Kids Disney Jr and XD, Boomerang, Baby TV, TeenNick, NickToons, Nick Jr, and Duck TV View plans
Sports ESPNEWS, ESPNU, SEC Network, Univision Deportes, Universal Sports, beIN Sports, ESPN Buzzer Beater, ESPN Bases Loaded, ESPN Goal Line, Outside Television, and Campus Insiders View plans
World News HLN, News 18 India, France24, RT, BBC World News, MSNBC, Euronews, NDTV 24x7, CNBC, TheBlaze View plans
Heartland PixL, Family net, The Cowboy Channel, Outdoor Channel, RFD-TV, Sportsman Channel, World Fishing Network View plans
Lifestyle BET, Vibrant, WE tv, FYI, LMN, Cooking Channel, DIY, truTV, VH1, Oxygen, E! View plans
International South Asian, Middle Eastern, European, South American, East Asian, Sports -- variety of channels from each View plans
A La Carte Options include: CineFest, Cinemoi, CON TV, Country Network Plus, CDN, Curiosity Stream, Docudrama, DOG TV, Dove Channel, Flix latino, Genius Brand Networks, Grokker, Hallmark Movies Now, Here TV, Hopster, Outside TV Features, Pantaya, SHOWTIME, STARZ, Stingray Karaoke, UP Faith and Family, VSiN View plans

In any case, once you’ve picked your base package (Orange, Blue, or Orange + Blue), you can now pick add-on packages for various channel selections. There are a wide variety and each costs $5 per month– including the A La Carte option, which gives you the option to personalize your lineup from 15+ channels for as little as $3 a month.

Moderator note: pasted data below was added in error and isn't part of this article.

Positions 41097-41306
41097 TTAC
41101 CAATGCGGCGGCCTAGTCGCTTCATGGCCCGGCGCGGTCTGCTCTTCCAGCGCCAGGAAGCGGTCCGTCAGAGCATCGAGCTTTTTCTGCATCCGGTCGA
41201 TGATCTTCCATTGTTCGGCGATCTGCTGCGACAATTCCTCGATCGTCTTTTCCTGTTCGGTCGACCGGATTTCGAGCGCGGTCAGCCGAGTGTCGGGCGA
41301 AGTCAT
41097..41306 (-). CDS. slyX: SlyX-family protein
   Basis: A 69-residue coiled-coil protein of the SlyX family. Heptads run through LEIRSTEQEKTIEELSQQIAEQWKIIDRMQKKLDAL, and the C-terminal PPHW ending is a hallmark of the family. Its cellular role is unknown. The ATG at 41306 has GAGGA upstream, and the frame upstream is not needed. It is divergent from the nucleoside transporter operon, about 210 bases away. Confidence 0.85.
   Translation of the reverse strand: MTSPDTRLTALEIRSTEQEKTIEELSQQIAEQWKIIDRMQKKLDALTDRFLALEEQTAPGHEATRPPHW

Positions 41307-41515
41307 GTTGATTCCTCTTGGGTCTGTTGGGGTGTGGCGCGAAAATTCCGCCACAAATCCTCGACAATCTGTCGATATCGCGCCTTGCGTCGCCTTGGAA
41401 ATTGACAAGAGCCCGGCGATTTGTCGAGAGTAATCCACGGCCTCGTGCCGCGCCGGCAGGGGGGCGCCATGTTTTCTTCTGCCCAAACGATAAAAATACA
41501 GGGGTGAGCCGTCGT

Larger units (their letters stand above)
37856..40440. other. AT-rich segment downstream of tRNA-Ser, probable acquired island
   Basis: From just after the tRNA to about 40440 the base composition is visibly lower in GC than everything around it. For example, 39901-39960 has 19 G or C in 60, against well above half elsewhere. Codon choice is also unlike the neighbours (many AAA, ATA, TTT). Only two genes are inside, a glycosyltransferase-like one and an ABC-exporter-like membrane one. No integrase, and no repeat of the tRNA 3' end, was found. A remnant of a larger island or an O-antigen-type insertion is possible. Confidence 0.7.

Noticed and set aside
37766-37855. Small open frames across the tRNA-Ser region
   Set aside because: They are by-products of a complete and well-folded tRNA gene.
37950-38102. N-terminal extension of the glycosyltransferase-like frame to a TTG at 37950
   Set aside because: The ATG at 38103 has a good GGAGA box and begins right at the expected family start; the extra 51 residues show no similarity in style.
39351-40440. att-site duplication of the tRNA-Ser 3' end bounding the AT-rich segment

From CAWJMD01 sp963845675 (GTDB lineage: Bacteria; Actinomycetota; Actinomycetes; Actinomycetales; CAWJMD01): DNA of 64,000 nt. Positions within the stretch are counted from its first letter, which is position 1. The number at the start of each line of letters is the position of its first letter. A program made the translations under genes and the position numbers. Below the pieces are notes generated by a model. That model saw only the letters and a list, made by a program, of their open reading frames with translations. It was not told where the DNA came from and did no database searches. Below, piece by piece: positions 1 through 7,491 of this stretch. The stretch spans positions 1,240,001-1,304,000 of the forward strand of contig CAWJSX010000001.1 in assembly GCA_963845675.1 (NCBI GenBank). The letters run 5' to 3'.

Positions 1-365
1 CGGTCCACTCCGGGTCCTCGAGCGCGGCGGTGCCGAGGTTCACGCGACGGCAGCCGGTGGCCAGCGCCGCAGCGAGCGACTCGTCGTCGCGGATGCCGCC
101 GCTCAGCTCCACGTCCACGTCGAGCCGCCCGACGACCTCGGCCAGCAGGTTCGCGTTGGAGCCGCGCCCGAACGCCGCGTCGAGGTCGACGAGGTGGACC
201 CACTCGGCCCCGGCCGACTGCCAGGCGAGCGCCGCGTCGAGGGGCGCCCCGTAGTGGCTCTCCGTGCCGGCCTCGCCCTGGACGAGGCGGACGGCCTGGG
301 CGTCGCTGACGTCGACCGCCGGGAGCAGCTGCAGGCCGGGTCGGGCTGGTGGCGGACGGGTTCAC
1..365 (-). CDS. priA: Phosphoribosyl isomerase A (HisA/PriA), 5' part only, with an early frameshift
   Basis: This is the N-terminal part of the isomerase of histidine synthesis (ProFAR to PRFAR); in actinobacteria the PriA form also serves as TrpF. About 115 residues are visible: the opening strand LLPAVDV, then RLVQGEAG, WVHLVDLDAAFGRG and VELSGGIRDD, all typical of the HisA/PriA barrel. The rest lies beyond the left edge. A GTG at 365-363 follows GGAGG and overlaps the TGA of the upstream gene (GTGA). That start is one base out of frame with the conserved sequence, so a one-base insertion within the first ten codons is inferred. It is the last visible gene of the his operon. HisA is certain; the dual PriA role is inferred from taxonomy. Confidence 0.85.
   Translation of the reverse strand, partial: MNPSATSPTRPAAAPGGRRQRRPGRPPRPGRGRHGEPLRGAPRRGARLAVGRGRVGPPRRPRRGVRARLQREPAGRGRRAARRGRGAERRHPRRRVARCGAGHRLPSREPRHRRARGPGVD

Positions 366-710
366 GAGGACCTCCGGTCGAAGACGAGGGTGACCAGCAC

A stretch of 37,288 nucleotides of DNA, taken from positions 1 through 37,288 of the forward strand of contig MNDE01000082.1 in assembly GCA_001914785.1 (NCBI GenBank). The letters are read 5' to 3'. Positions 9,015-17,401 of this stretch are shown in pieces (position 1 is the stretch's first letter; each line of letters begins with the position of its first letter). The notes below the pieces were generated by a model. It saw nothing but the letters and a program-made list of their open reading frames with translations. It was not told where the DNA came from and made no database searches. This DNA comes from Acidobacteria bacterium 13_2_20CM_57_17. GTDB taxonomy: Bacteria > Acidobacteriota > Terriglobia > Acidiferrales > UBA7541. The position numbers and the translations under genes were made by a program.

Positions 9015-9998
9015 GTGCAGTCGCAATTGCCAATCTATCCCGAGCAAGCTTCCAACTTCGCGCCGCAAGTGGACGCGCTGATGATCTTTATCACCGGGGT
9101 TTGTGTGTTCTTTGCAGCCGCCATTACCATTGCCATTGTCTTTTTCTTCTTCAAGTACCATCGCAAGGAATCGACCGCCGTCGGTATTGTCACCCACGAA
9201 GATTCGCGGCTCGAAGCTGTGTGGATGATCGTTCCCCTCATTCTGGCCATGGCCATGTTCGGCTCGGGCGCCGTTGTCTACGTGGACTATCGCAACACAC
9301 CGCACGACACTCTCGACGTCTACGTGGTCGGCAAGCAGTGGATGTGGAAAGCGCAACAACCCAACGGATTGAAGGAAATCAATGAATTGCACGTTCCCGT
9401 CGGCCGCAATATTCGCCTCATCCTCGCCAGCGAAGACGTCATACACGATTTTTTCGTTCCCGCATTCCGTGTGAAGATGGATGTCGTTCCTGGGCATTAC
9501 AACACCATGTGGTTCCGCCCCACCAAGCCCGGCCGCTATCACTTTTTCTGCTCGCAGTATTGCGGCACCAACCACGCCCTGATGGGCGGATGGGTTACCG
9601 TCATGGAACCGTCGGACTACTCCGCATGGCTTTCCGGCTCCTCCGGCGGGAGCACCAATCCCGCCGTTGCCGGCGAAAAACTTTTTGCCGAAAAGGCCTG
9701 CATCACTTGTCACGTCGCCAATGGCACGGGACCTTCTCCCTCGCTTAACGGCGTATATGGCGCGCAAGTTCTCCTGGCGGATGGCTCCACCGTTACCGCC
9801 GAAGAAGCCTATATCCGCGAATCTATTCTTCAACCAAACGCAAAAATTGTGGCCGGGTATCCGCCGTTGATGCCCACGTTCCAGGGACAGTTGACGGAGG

Sling also offers a wide variety of international and even more Spanish-speaking packages. To name just a few of the other international-language channels:

  • German
  • Arabic
  • Hindi
  • Italian
  • Polish
  • Portuguese
  • Etc.

Locals

Network Number of affiliates
ABC 8
NBC 11
FOX 17
PBS 0
CBS 0

Sling drops the ball a bit with local channels– you’ll find they’re quite a bit more limited than the likes of DIRECTV NOW or PlayStation Vue’s selection. Sling TV has NBC and FOX content available on demand anywhere, but depending on where you live, you might not be able to watch them live.

Although you can nab the Broadcast Extra package to gain ABC and Univision’s local affiliates (in the Chicago, NY, and Philadelphia areas), you still won’t get ABC, CBS, NBC, or PBS, though.

We advise you get an indoor HD antenna for locals. There is some good news, though. If you prepay for 2 months with Sling, they’ll send you one for free.

Premiums

Channel HBO SHOWTIME CINEMAX STARZ Pantaya EPIX CuriosityStream UP Faith & Family
Price $15/mo. $10/mo. $10/mo. $9/mo. $6/mo. $5/mo. $3/mo. $5/mo.

Sling TV’s premium channel add-ons are a breath of fresh air. You’ll get most premium channels for decent rates. It’s pretty standard, which is good news, and SHOWTIME, CINEMAX, and STARZ are each a buck cheaper than DIRECTV NOW’s offerings. However, where DIRECTV NOW offers HBO as an included channel in some of their plans, you’ll have to pay an extra $15 a month with Sling regardless of your package choice.

On demand content

Sling TV offers a pretty big selection of on demand movies and shows, but we have mixed feelings: they offer it, but it can be hard to find, as it often doesn’t show up in search. Plus, it can be hard to say what is actually going to be offered.

Although it should be noted that the latter point isn’t Sling’s fault: the networks themselves decided what shows and episodes will be available on demand, and for how long.